Now, a scan by the measurement device and the 3D modelling data generated within a few minutes allow technicians to arrive at a conclusion much quicker. The inspection, which was previously spread across four or five stages, was reduced to a single-stage operation. As a result, the amount of time and labour associated with the inspection was considerably reduced.

Lessened Measurement Conflicts

Scanning of uneven pressed parts with the 3D laser

Before, it was difficult to pinpoint specific improvement points on welded products in the inspection chamber. Even if the shape of each product was verified in the inspection chamber, it was difficult to identify the extent of its gaps. Consequently, welded products that exceeded the acceptable tolerance range remained undetected on occasion. This issue is now resolved as the 3D measurement device delivers measurements and provides 3D shapes of welded products.

In the case of pressed parts with uneven surfaces, it was difficult to obtain accurate X, Y, and Z coordinates with the fixed CMM. Now, by checking the cross-section of the modelling data generated by the ScanArm ES, measurements of the processed parts’ protrusions can be determined easily.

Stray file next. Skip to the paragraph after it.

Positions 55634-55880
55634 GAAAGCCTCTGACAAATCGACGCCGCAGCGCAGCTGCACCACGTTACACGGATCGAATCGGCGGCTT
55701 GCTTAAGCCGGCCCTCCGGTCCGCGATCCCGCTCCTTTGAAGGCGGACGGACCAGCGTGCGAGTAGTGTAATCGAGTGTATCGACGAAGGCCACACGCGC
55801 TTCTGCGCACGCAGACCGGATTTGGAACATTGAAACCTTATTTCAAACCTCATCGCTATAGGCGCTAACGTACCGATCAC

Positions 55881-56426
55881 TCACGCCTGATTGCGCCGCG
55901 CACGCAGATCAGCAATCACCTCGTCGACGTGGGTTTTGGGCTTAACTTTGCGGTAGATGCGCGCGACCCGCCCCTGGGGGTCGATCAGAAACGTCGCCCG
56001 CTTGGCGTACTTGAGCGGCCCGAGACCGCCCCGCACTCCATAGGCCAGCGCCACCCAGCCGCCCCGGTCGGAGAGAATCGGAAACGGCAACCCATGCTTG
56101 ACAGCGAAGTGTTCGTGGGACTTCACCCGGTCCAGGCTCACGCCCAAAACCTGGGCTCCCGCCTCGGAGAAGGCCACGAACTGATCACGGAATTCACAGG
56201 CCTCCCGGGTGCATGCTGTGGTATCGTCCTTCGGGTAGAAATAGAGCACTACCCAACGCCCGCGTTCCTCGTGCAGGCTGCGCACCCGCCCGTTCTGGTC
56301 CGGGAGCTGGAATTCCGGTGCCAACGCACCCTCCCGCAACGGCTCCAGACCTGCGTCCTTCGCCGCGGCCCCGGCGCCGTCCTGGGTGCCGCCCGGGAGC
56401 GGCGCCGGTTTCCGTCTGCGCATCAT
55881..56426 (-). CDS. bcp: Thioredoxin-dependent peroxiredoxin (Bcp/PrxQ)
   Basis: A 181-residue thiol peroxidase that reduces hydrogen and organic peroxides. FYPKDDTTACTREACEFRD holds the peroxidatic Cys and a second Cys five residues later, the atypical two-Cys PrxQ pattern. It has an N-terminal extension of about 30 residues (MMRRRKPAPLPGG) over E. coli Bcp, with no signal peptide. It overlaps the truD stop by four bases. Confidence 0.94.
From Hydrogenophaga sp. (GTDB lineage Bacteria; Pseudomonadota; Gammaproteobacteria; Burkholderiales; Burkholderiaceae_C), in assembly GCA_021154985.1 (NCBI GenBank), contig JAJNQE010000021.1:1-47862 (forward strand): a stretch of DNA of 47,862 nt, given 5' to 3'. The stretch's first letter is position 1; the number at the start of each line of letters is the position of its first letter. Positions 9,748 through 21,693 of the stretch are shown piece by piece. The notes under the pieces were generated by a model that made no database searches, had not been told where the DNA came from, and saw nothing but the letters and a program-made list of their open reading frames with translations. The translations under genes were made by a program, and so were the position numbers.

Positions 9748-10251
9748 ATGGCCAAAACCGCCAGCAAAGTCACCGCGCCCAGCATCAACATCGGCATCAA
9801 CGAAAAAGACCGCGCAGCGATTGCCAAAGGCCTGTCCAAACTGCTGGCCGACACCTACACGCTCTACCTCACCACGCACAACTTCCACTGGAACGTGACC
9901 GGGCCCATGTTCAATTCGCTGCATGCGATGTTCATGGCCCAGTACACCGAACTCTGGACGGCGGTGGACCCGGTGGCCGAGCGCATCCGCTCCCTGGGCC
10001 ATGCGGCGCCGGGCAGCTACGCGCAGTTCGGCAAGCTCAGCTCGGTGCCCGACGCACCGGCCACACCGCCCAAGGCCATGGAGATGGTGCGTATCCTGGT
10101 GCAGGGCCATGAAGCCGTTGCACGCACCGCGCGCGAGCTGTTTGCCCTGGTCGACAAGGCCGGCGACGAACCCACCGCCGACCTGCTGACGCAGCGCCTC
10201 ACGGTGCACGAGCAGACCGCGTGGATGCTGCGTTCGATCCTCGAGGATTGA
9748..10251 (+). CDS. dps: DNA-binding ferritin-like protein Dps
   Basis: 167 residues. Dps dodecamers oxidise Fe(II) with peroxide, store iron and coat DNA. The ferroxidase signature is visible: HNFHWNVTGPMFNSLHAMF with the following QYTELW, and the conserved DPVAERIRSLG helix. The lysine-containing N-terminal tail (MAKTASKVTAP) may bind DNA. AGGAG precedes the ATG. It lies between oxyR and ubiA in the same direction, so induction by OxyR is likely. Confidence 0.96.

Field staff could then proceed with a set of accurate measurements instead of the previous rough estimations they had to work with. Such improvements eliminated any misunderstandings or conflicting perspectives.

Streamlined Manufacturing Process

Previously, potential problems would be identified only after the processed parts were put into the manufacturing line. If there was a problem, the supplier of the product would then be notified. In fact, suppliers would achieve a final product that corresponds to the drawing only after multiple iterations.

Now, however, any processed product received from a supplier can be promptly checked for discrepancies via 3D scanning. As there is no need to put them into the production line to obtain feedback, suppliers can now produce moulds that match up with their drawings with greater ease.

APMEN Metrology & Design, Mar 2017

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  • Last modified on Monday, 20 March 2017 07:21